Most of us have heard, at least vaguely, of the Hawthorne Effect: behavior is modified when people know they’re being observed. Even though the Hawthorne Effect may ultimately turn out to be unscientific folklore, it still has that ring of truth that also seems to square with common sense.
The principles behind the Hawthorne Effect are definitely part of how and why coaching works, and it’s embedded in a lot of management ideas that have fancy names and big time gurus. Management by Walking Around – one of my all-time favorites – is an obvious example.
What happens when people know they’re being observed? Mostly good things, actually – more honesty, more productivity, more accountability. Sure, some people in some situations may feel put upon – intimidated even. But that’s not really where most of the difficulties come from.
So what’s the problem? In a celebrated business article written in 1974, the authors (Oncken & Wass) entertainingly posed the question, “whose monkeys are on whose back?” – very cleverly highlighting time management as a key managerial skill. More precisely, it’s about managing management time. So, from the other direction, managers are urged – not just to delegate – but to actively rebuff attempts by employees to put “monkeys” on their backs.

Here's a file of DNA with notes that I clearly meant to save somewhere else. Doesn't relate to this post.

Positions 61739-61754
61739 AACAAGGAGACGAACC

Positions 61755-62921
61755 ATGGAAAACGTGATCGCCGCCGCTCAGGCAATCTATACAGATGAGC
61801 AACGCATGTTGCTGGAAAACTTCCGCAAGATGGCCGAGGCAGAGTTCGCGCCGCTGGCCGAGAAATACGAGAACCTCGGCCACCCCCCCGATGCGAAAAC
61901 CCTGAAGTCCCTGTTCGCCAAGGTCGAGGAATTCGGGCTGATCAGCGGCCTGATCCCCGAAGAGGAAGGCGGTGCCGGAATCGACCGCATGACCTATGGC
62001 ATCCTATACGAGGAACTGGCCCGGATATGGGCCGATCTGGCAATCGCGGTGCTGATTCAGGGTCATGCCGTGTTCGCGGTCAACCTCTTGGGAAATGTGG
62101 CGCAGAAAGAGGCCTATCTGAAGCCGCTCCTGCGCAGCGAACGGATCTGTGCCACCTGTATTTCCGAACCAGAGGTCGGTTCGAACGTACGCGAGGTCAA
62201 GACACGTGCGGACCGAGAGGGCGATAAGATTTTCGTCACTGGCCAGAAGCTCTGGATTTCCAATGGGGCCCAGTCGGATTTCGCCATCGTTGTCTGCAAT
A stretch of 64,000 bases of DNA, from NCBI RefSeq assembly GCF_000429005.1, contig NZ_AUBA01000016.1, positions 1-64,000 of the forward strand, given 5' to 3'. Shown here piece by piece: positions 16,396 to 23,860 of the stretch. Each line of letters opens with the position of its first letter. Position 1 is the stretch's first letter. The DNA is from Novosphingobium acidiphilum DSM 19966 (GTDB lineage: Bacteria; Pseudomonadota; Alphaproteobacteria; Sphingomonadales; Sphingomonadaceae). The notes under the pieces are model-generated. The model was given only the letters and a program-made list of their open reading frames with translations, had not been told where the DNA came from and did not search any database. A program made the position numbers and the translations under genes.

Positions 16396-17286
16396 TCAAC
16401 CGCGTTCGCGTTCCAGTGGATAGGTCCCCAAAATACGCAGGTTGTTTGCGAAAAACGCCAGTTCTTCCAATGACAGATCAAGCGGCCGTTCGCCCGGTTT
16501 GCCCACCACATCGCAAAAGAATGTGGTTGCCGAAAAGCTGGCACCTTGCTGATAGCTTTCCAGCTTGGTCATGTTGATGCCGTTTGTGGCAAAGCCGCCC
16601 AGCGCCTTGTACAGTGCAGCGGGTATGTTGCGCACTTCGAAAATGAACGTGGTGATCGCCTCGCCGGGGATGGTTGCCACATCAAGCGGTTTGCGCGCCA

I can see how managers can come to resent, or at least view negatively, an employee’s need to be reassured, reinforced, praised, validated, or “checked-in” with and communicated with, so constantly. Since managers are usually squeezed for time themselves, their ideal employee is a self-starter who takes initiative, works fast and efficiently, doesn’t make mistakes, doesn’t need hand-holding and – above all – doesn’t take up managerial time.
There are workplaces where that’s what happens, but not many. Human nature is ubiquitous and relentless. Plus, the self-starters move up (or move on) quickly, usually replaced by an employee closer to the norm – someone wired to abhor isolation, and to at least minimally need basic reinforcement, and regular communication with the supervisor, to stay on track.
Two plus two equals four, the sun rises in the East, and – like it or not – employees need to know the manager is coming, intends to check in, and that he or she will figure out what’s going on by observing and asking questions. Managers who keep wishing it wasn’t the case are in for a rocky career.